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The zooniverse.org real science online. The Zooniverse is a collection of websites where members of the public are asked to look at data and interpret.

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Presentation on theme: "The zooniverse.org real science online. The Zooniverse is a collection of websites where members of the public are asked to look at data and interpret."— Presentation transcript:

1 the zooniverse.org real science online

2 The Zooniverse is a collection of websites where members of the public are asked to look at data and interpret it for scientists. This is because many scientists have far too much data to be able interpret it all themselves. The data can be an image, a graph, a video clip or a sound clip.

3 The Sloan Digital Sky Survey is a telescope that surveys sky every night. It takes millions and millions of images, and astronomers don’t have enough time to look at them all. Some astronomers are particularly interested in galaxies. Computers can find the galaxies in the images, but they cannot identify them. The Zooniverse web developers built a website for the astronomers, called Galaxy Zoo. Ordinary people can go online (galaxyzoo.org) and help the astronomers identify the different galaxy shapes. It’s really easy, all you have to do is answer some simple questions about the galaxy shapes.

4 350,000 volunteers classifications 150million it’s been very popular!

5 Visit: Create an account using and address.

6 Go to ‘Select Group’ and click on ‘Make a New Group’

7 Fill in the form and click ‘Send Invites’.

8 Now get started by clicking ‘Classify in Group’ Note: You can invite friends to classify with you by sharing the URL with them!

9 Now get classifying! If you get stuck, use the ‘Help’ button to look at examples. Otherwise simply answer the questions about the galaxy shapes. Classify at least 30.

10 Now click the green ‘Group’ icon to return to the Navigator. Note: the ‘SDSS’ button tells us this image was taken by the Sloane Digital Sky Survey telescope. Some of the images were taken by the Hubble Space Telescope (HST)

11 You can see how many galaxies you have classified. Note: There may be less than 30. This is because only the galaxy images taken by the SDSS telescope have data attached to them. The Hubble images do not have useful information. However, ALL of your classifications will be used by the astronomers.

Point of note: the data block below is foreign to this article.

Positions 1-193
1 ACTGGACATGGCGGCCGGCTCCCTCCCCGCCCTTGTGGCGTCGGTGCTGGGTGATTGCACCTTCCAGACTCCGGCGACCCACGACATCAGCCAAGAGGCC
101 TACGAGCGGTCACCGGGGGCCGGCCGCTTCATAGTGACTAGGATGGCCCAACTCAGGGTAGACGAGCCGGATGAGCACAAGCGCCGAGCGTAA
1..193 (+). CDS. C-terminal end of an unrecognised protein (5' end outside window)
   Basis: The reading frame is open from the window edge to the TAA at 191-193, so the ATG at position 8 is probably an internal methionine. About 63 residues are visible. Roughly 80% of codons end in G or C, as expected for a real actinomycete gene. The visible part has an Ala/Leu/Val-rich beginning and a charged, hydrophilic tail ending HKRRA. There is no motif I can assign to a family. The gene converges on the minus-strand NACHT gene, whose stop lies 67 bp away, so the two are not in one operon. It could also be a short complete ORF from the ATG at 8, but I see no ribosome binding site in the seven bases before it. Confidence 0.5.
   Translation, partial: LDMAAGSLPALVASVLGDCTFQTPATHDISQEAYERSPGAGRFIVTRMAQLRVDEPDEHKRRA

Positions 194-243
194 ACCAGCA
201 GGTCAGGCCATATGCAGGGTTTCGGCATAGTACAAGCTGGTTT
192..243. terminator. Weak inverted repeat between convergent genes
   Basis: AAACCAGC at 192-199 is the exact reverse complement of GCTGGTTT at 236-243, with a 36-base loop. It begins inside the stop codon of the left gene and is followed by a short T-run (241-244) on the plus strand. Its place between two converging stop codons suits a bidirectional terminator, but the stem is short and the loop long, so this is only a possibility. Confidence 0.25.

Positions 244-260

12 Click on “My Galaxies” to see how the choices you made for the first questions compare with the choices other volunteers made.

13 Questions For your last 10 galaxies 1.What is the ‘mode’ classification for each galaxy? 2.What percentage does the ‘mode’ classification get?

14 Both galaxies have been classified as ‘Smooth’, but they use the vote percentage as a measure of their ‘confidence’ in the classification. Galaxy 1 Mode: Smooth (21 out of 35 votes) 60% of the votes Galaxy 2 Mode: Smooth (17 out of 20 votes) 85% of the votes

15 Draw and fill out the following table for your 10 galaxies. Galaxy IDClassification (Mode) Confidence (Vote Percentage) AGZ0004d0g (Galaxy 1)Smooth60% AGZ0002pyx (Galaxy 2)Features85%

16 Questions Looking at your table: 1. An astronomer has some telescope time and they would like a galaxy that has ‘Features or disk’. Which of your galaxies should they choose? 2. Which of your galaxies has the most uncertainty in it’s classification?

17 Extension The ‘Graph Data’ button allows you to make a histogram or scatter graph of the galaxies properties listed here. -Classify another 70 galaxies -Investigate how these are distributed in a histogram. Are there any differences between ‘Smooth’ and ‘Features or disk’ galaxies? -Compare these properties to each other in a scatter graph. Redshift : Indicates the distance to far-away galaxies and how far back in time we see them. Values range from 0 to 0.7; lower is nearer. Color : The difference in galaxy brightness when observing through red and blue filters. Values range from 0 to 5, lower is bluer. Apparent brightness : Indicates how much red light we have detected from the galaxy. Values range from 13 to 19; lower is brighter. Absolute brightness : Intrinsic brightness of the galaxy, corrected for distance. Values range from -20 to -15; lower is brighter. Absolute radius : A measure of the intrinsic size of the galaxy, corrected for distance. Values from from 0.5 to 25 kpc, lower is smaller.


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